The Simplest, Fastest Way To Build a Growth Mindset

Want to do something cool with your life? Awesome! The most important ingredient to living your best life is cultivating a growth mindset.

What’s a growth mindset you ask? Great question. The easiest way to describe growth mindset is in contrast to it’s opposite: fixed mindset.

A fixed mindset means that you believe that something is either one thing or another.

You’re either good at something or you’re bad it.

Growth mindset frames things as in constant progression. Instead of believing you’re good at something or not, you frame it as you’ve either mastered something or you’re learning how to do it.

If you want to do something cool with your life, you’re probably going to have to learn some new habits and ways of operating in the world. That’s really hard to do when you have a fixed mindset. It’s much more fun, and way less judgmental, to approach transformation with a growth mindset.

So how do you develop a growth mindset? There are a ton of ways to build a growth mindset. But there’s one that, as an engineer and a coach, I find to be particularly useful.

It’s checking your assumptions. And to explain how to do it, I’m going to take you back to 2006. I was sitting in Professor Freyberg’s office. It was in one of my first engineering classes and I was struggling. Not with the calculus or the physics, but with the methodology.

See, in engineering we get taught a very specific way to solve problems. Indeed, you had to write up your homework using this format.

Givens:
Knowns:
Unknowns:
Assumptions:
Equations:

By breaking the problem into these categories you were able to make a very big problem more solvable.

You also made it easier for other people, including your professor, to check your work (and in many of our cases, give us partial credit if we got the answer wrong).

For example, say you want to build a dam. In order to accomplish such a behemoth task first you have to design it.

That it involves deciding where to put it, what dimensions to make it, and what materials to use - to name a few.

But, how the heck do you figure those things out?

Well you work your way through what you know, what you don't know, and what you have to assume.

In this case you'll have to make some assumptions about how long you think the dam will last before it needs to be rebuilt or retrofitted (fun fact: typically we design for 50-100 years...which is concerning considering the average age of the U.S. dam is 52 years old).

We might also assume what the population growth and climate change will do to water demand and availability (i.e. will their be droughts) over that period of time.

That assumption will help us figure out much water we need to store and how big the dam will have to be. And on and on and on. You get the picture, Natasha.

Well, it turns out I hated making assumptions. They didn't feel intuitive to me.

Plus the idea that I could make the wrong assumption and build a bad dam, or worse yet lose points on my homework, didn't sit well with me.

It turns out that's why writing down our assumptions was such an important and useful part of documenting our design process.

When our assumptions are clearly written down someone who is further removed from the problem can help us out and check those assumptions for us.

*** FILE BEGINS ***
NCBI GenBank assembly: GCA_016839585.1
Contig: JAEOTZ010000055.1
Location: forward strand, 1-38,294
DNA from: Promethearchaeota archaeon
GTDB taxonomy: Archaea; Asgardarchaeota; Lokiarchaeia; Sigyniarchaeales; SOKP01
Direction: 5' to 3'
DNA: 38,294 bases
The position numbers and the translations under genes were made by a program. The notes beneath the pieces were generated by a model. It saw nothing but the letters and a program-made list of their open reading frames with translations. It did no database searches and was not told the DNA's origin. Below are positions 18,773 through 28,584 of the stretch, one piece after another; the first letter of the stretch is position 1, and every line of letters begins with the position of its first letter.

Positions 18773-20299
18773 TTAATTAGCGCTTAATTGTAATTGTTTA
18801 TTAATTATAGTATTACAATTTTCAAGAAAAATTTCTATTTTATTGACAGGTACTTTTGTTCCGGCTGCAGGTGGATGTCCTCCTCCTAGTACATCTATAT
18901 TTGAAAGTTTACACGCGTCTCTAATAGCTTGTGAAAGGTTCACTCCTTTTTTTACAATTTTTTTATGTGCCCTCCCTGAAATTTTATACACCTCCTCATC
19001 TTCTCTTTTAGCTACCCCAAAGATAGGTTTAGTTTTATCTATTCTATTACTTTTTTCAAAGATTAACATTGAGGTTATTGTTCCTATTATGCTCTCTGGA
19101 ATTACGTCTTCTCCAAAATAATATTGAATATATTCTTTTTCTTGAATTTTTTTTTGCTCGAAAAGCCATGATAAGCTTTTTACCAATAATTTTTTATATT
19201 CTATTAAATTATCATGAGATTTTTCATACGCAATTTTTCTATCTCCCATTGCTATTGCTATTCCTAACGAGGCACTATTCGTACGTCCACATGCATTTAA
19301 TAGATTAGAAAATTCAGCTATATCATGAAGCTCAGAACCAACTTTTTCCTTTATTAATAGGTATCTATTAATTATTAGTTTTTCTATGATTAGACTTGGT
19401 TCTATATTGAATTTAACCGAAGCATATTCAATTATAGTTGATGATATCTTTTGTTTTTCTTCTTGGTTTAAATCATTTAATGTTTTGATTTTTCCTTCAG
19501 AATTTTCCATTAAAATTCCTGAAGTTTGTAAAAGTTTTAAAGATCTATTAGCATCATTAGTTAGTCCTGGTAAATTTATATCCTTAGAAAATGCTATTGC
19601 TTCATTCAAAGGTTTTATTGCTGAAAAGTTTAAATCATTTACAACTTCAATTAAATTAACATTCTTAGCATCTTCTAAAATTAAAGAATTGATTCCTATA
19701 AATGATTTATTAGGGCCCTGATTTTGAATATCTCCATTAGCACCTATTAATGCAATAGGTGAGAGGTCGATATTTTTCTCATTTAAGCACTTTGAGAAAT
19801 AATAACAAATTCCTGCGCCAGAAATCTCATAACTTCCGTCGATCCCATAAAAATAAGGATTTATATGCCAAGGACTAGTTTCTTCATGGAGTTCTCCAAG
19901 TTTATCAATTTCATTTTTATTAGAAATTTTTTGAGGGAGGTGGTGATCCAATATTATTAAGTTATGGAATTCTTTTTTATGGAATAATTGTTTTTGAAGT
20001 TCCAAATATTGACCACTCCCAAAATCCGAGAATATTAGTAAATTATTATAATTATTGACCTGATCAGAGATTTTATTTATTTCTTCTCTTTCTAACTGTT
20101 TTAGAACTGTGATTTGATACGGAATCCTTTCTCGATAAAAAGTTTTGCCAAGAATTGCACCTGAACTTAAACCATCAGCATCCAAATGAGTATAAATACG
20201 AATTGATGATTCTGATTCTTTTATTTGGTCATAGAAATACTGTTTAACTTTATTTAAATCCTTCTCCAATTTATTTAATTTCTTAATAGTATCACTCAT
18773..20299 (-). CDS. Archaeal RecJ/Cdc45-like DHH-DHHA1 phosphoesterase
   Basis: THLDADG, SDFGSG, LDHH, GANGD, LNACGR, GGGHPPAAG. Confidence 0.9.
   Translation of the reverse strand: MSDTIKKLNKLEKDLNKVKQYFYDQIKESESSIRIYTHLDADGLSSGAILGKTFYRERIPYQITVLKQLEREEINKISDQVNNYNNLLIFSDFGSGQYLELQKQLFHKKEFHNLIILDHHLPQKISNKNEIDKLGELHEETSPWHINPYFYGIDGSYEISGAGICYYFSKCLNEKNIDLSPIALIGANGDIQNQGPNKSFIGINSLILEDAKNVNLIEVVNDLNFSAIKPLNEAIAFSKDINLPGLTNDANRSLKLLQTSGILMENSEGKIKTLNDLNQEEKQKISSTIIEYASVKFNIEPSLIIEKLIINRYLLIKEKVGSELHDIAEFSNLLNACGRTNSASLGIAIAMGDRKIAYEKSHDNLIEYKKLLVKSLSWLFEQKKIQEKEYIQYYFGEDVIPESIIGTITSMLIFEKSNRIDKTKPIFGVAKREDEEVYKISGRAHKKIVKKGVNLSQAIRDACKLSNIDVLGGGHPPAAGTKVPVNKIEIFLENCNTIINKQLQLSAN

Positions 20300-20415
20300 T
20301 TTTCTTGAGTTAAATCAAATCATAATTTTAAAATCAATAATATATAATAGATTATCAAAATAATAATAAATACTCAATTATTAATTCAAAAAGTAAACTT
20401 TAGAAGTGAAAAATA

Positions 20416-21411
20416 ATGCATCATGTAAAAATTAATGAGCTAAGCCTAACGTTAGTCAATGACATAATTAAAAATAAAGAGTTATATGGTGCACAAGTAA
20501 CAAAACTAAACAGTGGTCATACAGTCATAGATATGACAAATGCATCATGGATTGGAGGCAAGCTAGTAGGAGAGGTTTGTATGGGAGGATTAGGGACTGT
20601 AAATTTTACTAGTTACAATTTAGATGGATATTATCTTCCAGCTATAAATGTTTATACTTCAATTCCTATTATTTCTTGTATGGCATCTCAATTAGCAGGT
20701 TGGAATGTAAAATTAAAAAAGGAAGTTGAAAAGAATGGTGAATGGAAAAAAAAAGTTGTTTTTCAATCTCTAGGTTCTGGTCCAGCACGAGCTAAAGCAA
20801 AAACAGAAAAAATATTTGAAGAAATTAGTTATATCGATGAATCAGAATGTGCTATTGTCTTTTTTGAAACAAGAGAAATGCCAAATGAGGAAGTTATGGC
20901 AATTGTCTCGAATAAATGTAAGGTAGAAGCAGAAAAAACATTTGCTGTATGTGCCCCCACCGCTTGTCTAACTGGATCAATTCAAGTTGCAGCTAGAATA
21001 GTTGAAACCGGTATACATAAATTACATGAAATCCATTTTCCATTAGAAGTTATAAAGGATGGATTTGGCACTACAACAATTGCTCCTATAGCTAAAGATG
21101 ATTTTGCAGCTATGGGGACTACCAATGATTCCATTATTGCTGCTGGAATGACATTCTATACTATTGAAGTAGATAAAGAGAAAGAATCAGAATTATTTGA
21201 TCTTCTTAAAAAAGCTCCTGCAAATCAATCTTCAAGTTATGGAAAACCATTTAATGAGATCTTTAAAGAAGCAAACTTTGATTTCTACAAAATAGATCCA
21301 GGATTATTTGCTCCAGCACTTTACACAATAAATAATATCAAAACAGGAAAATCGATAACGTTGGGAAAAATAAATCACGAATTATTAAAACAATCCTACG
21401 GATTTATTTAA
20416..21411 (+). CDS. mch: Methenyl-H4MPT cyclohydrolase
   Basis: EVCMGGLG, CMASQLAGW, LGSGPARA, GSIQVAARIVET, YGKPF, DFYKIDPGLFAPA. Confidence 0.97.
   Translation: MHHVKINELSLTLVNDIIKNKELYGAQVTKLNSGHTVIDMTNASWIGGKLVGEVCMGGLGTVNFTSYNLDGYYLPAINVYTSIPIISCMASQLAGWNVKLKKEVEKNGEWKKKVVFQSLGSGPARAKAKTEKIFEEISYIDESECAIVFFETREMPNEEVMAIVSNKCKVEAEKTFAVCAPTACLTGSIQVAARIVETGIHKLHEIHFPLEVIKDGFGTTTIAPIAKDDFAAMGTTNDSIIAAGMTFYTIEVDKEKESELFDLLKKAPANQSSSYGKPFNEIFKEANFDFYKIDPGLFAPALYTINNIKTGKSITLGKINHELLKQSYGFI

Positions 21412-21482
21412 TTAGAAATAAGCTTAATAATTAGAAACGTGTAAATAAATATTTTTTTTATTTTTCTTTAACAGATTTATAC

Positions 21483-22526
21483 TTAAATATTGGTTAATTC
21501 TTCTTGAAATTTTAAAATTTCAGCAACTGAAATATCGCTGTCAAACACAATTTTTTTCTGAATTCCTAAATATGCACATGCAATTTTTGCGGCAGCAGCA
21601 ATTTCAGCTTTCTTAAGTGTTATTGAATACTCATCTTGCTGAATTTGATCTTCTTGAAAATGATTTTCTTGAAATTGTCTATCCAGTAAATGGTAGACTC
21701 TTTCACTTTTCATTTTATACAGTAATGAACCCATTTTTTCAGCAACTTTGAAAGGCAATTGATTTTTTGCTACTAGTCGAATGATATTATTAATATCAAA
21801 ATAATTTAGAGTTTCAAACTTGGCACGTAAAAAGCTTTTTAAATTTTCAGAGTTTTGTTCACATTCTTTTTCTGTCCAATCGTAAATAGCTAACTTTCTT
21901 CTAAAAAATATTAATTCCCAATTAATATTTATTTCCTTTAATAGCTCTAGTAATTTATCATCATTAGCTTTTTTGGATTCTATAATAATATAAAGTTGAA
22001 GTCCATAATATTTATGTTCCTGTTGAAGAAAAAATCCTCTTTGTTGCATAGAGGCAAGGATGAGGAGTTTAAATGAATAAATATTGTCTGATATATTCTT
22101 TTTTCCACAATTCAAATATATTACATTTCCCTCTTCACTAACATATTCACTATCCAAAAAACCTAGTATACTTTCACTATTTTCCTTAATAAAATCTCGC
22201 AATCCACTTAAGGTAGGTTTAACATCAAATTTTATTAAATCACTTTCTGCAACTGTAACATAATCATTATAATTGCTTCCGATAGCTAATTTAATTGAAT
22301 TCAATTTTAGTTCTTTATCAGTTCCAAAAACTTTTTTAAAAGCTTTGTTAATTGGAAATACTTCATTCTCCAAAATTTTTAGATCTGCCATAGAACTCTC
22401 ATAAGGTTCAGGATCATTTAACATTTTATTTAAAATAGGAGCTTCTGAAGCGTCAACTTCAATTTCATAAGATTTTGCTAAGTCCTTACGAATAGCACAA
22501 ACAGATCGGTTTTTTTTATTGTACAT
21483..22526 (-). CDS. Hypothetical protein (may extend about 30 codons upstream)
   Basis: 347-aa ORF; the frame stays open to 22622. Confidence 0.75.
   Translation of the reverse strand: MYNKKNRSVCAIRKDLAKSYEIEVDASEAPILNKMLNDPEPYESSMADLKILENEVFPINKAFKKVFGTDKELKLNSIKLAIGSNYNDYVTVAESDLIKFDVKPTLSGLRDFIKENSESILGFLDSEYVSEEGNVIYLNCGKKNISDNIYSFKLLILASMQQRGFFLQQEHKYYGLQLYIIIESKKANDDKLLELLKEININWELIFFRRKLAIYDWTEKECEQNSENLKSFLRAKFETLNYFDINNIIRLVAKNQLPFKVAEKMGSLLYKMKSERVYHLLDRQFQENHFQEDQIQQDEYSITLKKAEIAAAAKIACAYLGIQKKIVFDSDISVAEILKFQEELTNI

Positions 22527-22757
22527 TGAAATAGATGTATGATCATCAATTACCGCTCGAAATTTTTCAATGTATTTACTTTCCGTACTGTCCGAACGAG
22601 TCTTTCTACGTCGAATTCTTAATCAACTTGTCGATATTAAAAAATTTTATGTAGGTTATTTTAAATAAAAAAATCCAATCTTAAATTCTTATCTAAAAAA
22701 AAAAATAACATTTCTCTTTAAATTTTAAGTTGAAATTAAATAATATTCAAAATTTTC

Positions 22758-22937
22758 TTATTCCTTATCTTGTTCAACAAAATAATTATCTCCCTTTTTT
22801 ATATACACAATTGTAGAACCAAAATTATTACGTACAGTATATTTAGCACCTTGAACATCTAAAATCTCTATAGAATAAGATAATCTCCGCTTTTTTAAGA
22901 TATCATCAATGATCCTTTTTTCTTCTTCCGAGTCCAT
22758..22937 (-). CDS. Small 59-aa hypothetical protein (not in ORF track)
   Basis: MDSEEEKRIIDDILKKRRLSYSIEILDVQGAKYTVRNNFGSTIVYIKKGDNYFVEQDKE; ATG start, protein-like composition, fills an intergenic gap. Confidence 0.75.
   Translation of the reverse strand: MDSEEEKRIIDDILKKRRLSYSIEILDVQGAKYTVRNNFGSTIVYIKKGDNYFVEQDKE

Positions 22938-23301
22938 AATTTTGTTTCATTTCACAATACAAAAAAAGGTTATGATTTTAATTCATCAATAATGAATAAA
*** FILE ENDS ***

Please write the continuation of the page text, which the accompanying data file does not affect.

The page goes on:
Which is exactly why I spent so many hours sitting in Dr. Freyberg's office. I was often asking him to help me build and check my assumptions.

So what does any of this have to do with coaching and me sitting in my office right now?

First, Dr. Freyberg was a kindred spirit. He was an atypical civil engineer. One of the things I appreciated about his office hours was that he had a tiny fountain that made the most soothing sound as I worked through intimidating problems and crippling self-doubt.

Second of all, I'm doing for my clients now what Dr. Freyberg was doing with me then: helping them check their assumptions.

It turns out, our life is one epic problem set. In order to design it and make decisions we are constantly making assumptions.

Most of these assumptions are subconscious beliefs that we hold about ourselves, other people, the work that we do, and the life that we're trying to live.

We rarely highlight or articulate these assumptions or beliefs because of the volume of design decisions we have to make on a daily basis. It would be impractical. So they remain unconscious.

But, often when we're feeling "stuck" or "off" or "in a rut" it's because our assumptions aren't working for us anymore.

Our beliefs are holding us back or even hurting us. We need to check our assumptions, but we can't because we haven't written them down in a while...or maybe ever.

To make this a little more tangible here are five beliefs that I used to hold when I was 19 and going to Dr. Freyberg's office hours:

1. God is real.
2. Hard work guarantees success.
3. Chronic stress is the price you have to pay to achieve things.
4. I need to be married by the time I'm 30.
5. Yoga is sacreligious and weird.

LOL. At the age of 32 I still believe in #1 and that's it!

Over the past 13 years I've worked hard with a host of people to check and challenge these assumptions (including is God real).

Together they helped me ask the tough question, "Is this belief serving me anymore?"

When the answer was no, they helped me pick and install a new assumption so I could redesign a piece of my life.

Now that's the very process I get to support my courageous clients through.

The process of exposing old assumptions and beliefs, checking them, and changing them when necessary. That’s the birthplace of a growth mindset—a willingness to leave old beliefs behind and permission to let yourself to grow into new ones.


So now it’s my turn to ask you a question.

What assumptions are you operating under? Are they serving you? If not, what new assumptions would you like to make?


Shoot me an email and I’ll send you some of my favorite tips to help!